PENSACOLA, Fla. (WKRG) — State and local officials are warning residents not to wait too late to dispose of their Christmas trees.

Dying or dry trees can become a fire hazard if not careful, according to fire officials.

Leaving a tree up past December increases the chances of a fire incident. Nearly 30 percent of Christmas tree fires occur in January, according to the National Fire Protection Association.

“We have a lot of residents that like keeping a tree up through New Year’s and the thing about that is the tree gets extremely dry,” said Ray Melton, fire and life safety specialist at Escambia County Fire Rescue. “The sap really is flammable. Once a tree dries out, it gets thicker and it’s like a fuel. We don’t want them setting fire to it and burning it up and causing more fires, but just safety discard it.”

The office of Florida CFO and State Fire Marshal Jimmy Patronis sent out these tips Monday morning to help avoid fires.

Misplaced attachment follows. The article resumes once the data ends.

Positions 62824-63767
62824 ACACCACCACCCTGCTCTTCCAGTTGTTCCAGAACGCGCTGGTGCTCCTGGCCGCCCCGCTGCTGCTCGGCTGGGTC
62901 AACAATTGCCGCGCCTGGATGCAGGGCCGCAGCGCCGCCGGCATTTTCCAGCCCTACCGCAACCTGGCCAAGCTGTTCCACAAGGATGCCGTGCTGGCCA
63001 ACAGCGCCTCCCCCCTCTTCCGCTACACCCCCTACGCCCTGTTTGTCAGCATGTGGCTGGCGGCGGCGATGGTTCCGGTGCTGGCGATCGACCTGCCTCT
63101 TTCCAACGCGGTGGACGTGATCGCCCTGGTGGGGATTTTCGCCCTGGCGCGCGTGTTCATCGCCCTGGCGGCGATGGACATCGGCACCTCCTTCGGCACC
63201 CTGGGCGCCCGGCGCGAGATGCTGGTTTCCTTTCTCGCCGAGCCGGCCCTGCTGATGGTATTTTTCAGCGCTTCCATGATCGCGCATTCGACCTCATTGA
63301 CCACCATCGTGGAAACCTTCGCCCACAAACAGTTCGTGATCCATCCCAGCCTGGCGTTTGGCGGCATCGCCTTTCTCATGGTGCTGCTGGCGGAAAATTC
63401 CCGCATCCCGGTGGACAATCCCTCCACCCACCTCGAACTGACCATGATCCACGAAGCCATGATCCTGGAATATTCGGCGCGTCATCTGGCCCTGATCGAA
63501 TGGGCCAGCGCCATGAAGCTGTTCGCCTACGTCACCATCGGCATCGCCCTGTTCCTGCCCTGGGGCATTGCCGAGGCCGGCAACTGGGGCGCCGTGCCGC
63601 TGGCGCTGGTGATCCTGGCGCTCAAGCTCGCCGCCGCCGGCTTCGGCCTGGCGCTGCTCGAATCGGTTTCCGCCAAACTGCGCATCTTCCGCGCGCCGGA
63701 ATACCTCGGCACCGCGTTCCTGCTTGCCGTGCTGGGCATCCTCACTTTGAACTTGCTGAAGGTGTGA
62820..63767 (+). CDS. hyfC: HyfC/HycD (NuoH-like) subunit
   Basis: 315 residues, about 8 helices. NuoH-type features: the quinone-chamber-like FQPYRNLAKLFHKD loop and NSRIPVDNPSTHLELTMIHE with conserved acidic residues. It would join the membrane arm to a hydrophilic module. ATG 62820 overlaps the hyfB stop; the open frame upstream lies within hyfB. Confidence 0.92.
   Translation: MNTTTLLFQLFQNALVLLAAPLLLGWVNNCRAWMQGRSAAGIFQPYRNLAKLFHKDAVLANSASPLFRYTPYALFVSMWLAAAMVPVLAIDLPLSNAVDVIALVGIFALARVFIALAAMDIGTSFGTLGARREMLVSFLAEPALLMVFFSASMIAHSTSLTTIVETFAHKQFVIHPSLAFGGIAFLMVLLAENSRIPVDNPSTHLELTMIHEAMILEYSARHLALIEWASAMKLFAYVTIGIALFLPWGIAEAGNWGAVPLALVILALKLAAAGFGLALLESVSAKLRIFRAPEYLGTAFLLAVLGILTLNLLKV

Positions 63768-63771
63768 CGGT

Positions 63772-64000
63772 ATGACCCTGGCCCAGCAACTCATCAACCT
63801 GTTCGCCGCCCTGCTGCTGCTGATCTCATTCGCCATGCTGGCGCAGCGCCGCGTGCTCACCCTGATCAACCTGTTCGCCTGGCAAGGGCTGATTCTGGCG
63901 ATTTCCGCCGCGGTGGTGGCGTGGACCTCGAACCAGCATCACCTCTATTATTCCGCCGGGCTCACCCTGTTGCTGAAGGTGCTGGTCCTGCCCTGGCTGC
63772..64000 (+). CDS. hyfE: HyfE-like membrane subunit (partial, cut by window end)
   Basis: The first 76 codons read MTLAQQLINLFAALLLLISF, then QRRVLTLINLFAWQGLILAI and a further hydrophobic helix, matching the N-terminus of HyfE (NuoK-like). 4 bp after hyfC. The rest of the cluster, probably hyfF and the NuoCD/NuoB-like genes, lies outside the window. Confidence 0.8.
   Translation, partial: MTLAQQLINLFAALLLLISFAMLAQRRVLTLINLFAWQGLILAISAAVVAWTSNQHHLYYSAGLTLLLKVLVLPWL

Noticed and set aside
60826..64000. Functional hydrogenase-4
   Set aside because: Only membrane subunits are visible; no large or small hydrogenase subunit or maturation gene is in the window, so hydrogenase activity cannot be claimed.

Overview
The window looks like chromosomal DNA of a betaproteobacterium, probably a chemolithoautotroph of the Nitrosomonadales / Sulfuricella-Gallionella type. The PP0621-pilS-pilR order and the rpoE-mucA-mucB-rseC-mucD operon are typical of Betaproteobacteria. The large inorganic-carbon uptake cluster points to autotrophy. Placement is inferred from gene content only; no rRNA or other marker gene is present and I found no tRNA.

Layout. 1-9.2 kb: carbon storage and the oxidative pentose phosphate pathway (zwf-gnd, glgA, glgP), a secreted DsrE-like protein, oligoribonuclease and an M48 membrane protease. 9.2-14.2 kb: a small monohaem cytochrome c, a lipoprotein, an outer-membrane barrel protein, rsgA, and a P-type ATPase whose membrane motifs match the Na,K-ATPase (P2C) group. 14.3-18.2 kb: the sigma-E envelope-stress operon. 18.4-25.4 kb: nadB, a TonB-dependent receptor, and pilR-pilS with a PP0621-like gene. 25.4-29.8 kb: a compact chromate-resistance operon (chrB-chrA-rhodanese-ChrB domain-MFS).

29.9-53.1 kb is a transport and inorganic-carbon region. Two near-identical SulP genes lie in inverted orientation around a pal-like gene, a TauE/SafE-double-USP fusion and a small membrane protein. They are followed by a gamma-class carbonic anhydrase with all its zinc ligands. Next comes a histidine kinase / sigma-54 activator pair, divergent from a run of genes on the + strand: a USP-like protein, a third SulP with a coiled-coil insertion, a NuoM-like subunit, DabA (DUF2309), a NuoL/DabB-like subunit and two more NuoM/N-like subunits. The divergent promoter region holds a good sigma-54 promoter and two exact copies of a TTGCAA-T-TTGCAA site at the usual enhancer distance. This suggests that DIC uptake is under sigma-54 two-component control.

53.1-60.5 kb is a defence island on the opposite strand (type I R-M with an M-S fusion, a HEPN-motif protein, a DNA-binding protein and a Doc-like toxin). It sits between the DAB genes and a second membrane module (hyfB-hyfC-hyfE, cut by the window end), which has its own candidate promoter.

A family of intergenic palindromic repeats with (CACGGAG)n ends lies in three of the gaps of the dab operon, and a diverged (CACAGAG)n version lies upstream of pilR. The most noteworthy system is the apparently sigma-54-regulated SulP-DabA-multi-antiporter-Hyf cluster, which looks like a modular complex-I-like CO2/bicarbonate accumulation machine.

Four Tips for Holiday Decoration Disposal & Storage

1. Check for local disposal programs. Many communities offer a Christmas tree recycling program and have specific drop off locations or procedures for disposal. You may be able to leave it at the curb at your typical yard waste or bulk collection day. It’s best to check with your local authorities for details.

2. Do not store your tree in the home or garage. A dry tree can pose a serious fire risk when left in a garage or car port. Do not place your tree against the home before disposal.

3. Use caution when burning a tree. Do not burn your Christmas tree without checking with your local community for their open burn regulations. As with any fire, always keep a fire extinguisher close.

4. Check lights and decorations before storing. As you pack up light strings, inspect each line for damage, throwing out any sets that have loose connections, broken sockets or cracked or bare wires. Store electrical decorations in a dry place away from children and pets where they will not be damaged by water or dampness. This can save you from accidentally creating electrical hazards for next year.